"Good evening, my good brethering," responded Gramps, "I am so glad to see you. I have a great burden on my mind and I was just planning to go to your house, Brother Brown, as soon as I had unharnessed my team and eaten supper."

Brown and Jones looked at Gramps with an expectant gaze, and continued silent. Gramps went on, "It's high time we was doin' somethin' to protect our church. I have been a deacon in this church fer many a year, but to my mind this is the most dangerous time Mount Olivet has ever seen."

Brown and Jones nodded a candid assent to what was being said. Gramps continued, "For many years our church has been the strongest church in this county and everybody has counted it an honor to belong to this church, but you know, brethering, ever since our pastor died last spring, and we have been without a pastor we have been gettin' weaker and weaker. And since old Jake Benton has gone crazy over this new religion of hisen he is trien to get everybody else to go crazy. You brethering knows how I sent him down in the hills this summer to mind cattle. Well he seemed to kinder git overbalanced in his mind down there and he's found a new religion. You know how he testified in meetin' tother night. He said he was saved from sin and he said he was sanctified, and whole lot of other stuff like that. And I believe he said, didn't he, that he was just as good as Jesus Christ and gettin' better ever' day, or something like that."

"Yes, something like that," added Brown.

"Yes," said Jones, "I was there myself and heard him. I have always thought Jake Benton was a pretty good man; but when a feller gets so good as all that, then he's too good for this world. You know the Bible says there's nobody good but God."

"Yes, I've heard the best preachers that was ever pastor of Mount Olivet Church and they all say we sin a thousand times every day," remarked Gramps.

Jones spoke next: "I knew a bunch of them holiness people back in South Caroliner where I come from. They was the most outrageous bunch of people I ever saw. Why, they claimed that they couldn't sin, and that they was just as good as Jesus Christ and that nobody would get to heaven but them. I'll tell you brethering we must not let them get the start here. If they do, Mount Olivet Church is ruined. They tear down churches just as fast as they come to 'em. Old Jake Benton ought to be run out of the country or else sent to the asylum. He ain't fit to run at large. Why, he told Aunt Sally Perkins that he was wholly sanctified and that his heart was just as pure as that of his little baby that died years ago when Jake lived over on Persimmon Ridge. He talks a whole lot now about goin' to meet his baby and his mother and he seems to get so happy every time he talks about it." Jones's voice trembled slightly as he went on to say, "But brethering, it makes me feel most wonderfully queer when I hear Jake talk about meetin' his little girl. He seems to have no doubt at all about meetin' her, and say, you remember my little boy died the same fall as Jake's little girl, and to tell the truth I'm just a little fearful at times about bein' ready to meet little George."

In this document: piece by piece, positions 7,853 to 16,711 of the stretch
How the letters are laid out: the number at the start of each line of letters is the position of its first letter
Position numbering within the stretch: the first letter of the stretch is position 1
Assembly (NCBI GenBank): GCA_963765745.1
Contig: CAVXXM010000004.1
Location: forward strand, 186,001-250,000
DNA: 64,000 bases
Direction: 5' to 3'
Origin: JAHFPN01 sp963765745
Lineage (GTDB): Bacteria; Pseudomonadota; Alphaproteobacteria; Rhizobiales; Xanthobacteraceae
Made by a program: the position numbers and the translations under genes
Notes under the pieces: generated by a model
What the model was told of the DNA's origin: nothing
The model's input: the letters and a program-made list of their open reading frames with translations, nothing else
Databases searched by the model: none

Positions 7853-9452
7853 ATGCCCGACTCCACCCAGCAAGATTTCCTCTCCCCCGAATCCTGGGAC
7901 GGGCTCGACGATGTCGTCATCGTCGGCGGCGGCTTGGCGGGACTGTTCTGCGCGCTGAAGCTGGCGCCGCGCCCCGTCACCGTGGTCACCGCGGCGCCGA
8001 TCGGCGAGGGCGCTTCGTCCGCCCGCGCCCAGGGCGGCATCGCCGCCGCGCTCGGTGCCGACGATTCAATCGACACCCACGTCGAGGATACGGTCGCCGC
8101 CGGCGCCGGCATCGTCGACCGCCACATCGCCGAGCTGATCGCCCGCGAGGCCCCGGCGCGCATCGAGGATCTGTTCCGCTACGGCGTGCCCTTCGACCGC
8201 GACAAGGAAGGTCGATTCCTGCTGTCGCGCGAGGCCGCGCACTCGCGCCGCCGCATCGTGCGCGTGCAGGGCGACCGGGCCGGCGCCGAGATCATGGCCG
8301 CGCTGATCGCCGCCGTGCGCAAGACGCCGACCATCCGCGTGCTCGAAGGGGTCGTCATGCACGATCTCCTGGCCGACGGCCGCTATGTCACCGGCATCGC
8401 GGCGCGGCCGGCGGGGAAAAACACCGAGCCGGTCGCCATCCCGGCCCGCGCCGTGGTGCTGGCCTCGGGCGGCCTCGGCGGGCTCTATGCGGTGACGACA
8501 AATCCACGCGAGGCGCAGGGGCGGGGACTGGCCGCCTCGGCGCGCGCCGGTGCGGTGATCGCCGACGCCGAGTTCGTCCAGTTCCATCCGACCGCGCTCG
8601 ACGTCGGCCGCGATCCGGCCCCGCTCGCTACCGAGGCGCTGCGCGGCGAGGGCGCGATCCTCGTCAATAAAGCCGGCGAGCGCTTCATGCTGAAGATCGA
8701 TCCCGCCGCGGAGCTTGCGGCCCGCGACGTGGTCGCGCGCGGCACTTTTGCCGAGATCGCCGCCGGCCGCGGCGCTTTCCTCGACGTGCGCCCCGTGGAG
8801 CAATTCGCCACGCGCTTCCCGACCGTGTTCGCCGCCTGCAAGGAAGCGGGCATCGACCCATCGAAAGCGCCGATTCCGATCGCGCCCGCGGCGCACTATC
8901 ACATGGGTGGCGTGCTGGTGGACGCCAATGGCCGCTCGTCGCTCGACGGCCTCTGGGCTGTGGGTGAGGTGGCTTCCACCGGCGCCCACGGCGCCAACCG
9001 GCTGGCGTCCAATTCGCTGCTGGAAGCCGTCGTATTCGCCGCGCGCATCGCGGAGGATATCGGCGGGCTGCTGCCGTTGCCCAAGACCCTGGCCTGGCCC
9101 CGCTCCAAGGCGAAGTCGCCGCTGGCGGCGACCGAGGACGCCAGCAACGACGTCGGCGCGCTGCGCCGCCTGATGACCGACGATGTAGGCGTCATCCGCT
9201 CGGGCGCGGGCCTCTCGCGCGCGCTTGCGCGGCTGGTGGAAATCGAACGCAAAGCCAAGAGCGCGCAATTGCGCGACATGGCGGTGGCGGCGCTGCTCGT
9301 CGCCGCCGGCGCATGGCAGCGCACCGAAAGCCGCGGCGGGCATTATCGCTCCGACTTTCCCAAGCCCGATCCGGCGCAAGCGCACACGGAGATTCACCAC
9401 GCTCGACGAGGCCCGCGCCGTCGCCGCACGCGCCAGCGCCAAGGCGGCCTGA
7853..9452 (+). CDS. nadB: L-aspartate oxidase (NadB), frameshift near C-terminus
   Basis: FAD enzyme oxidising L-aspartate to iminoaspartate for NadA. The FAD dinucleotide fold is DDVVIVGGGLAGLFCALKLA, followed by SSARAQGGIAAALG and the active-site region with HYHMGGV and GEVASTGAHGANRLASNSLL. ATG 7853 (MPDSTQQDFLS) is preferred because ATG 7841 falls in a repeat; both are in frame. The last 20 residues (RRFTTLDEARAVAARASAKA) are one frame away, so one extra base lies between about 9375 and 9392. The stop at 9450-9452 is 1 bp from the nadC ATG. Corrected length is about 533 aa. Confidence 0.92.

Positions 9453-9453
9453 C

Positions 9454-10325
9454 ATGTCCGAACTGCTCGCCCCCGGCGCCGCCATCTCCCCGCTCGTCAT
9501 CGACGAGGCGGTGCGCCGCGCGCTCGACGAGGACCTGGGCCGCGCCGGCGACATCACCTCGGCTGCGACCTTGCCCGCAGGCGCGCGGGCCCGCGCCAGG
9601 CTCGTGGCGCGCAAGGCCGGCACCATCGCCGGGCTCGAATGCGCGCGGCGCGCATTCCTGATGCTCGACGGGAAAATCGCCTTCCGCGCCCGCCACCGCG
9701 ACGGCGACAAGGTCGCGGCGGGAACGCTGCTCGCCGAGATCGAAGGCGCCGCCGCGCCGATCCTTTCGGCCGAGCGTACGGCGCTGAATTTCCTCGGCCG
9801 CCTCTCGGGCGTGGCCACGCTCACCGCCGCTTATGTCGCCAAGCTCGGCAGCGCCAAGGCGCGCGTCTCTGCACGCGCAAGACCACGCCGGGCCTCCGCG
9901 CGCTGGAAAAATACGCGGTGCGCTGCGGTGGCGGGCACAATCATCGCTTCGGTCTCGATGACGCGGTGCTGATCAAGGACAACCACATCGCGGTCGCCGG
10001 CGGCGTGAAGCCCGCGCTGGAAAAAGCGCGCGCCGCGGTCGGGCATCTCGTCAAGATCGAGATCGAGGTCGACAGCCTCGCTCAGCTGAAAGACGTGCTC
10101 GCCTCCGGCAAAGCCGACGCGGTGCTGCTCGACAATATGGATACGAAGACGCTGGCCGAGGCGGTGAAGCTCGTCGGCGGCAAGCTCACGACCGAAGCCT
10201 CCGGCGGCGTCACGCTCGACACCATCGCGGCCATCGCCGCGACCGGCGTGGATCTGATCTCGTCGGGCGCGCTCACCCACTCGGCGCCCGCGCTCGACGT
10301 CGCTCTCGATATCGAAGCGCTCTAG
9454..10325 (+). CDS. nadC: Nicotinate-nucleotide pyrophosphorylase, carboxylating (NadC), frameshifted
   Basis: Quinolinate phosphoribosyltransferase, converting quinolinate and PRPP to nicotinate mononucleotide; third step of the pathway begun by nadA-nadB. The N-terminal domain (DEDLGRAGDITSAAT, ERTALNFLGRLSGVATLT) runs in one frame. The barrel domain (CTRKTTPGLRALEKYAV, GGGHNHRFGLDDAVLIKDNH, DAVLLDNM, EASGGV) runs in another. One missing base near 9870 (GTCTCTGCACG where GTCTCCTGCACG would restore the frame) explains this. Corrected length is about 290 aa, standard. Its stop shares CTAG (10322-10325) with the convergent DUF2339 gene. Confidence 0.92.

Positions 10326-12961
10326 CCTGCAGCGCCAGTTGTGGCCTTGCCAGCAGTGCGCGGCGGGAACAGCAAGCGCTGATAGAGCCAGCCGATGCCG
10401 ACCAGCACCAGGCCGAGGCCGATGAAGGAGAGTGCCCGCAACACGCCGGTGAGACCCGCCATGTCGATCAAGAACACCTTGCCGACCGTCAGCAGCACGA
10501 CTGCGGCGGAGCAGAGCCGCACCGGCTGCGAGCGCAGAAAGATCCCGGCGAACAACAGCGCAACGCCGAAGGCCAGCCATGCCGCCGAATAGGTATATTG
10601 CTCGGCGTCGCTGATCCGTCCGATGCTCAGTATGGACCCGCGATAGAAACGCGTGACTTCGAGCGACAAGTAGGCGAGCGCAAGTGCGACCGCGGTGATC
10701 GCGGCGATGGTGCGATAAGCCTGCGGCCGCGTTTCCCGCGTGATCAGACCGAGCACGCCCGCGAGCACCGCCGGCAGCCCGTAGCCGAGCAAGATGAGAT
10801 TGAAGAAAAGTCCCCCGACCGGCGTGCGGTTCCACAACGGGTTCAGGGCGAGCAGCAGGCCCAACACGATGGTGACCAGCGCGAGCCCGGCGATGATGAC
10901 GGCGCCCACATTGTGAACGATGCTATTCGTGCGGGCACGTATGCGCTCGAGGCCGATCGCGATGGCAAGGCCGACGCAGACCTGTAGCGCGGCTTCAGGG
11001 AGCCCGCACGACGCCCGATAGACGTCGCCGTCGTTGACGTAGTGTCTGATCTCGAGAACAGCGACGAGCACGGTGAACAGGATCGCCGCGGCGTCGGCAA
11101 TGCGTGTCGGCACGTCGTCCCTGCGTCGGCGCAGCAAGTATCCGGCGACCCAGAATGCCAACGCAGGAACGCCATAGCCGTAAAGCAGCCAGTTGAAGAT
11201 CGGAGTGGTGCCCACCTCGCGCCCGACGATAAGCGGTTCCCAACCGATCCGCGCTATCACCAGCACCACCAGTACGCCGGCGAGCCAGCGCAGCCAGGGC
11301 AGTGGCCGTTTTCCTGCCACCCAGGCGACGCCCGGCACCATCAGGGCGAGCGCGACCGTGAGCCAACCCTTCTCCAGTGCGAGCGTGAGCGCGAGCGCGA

Deacon Gramps listened to all of this from Jones rather restlessly. He spoke next with great gravity. "Brethering, since I am president of this Board of Deacons I feel it my duty to take steps to see that this new religion is stopped and that Mount Olivet Church is not torn to pieces. As I said, I have been deacon here for many years and I have never seen the church so in danger. Something must be done. I'll tell you what we need, we need a preacher--one of our very best ones to come here and fight this devilish holiness stuff."

"That's what we need, we must wipe holiness out," responded Brown, as he let go a sluice of tobacco juice.

Gramps continued, "Just today I had a letter from a cousin of mine back in Kentucky. He says they have a wonderful preacher back there by the name of Preacher Bonds. He says this Preacher Bonds feels a special call to fight holiness. I tell you, brethering, if we could get him here we would make it hot for old Benton and his bunch."

"We would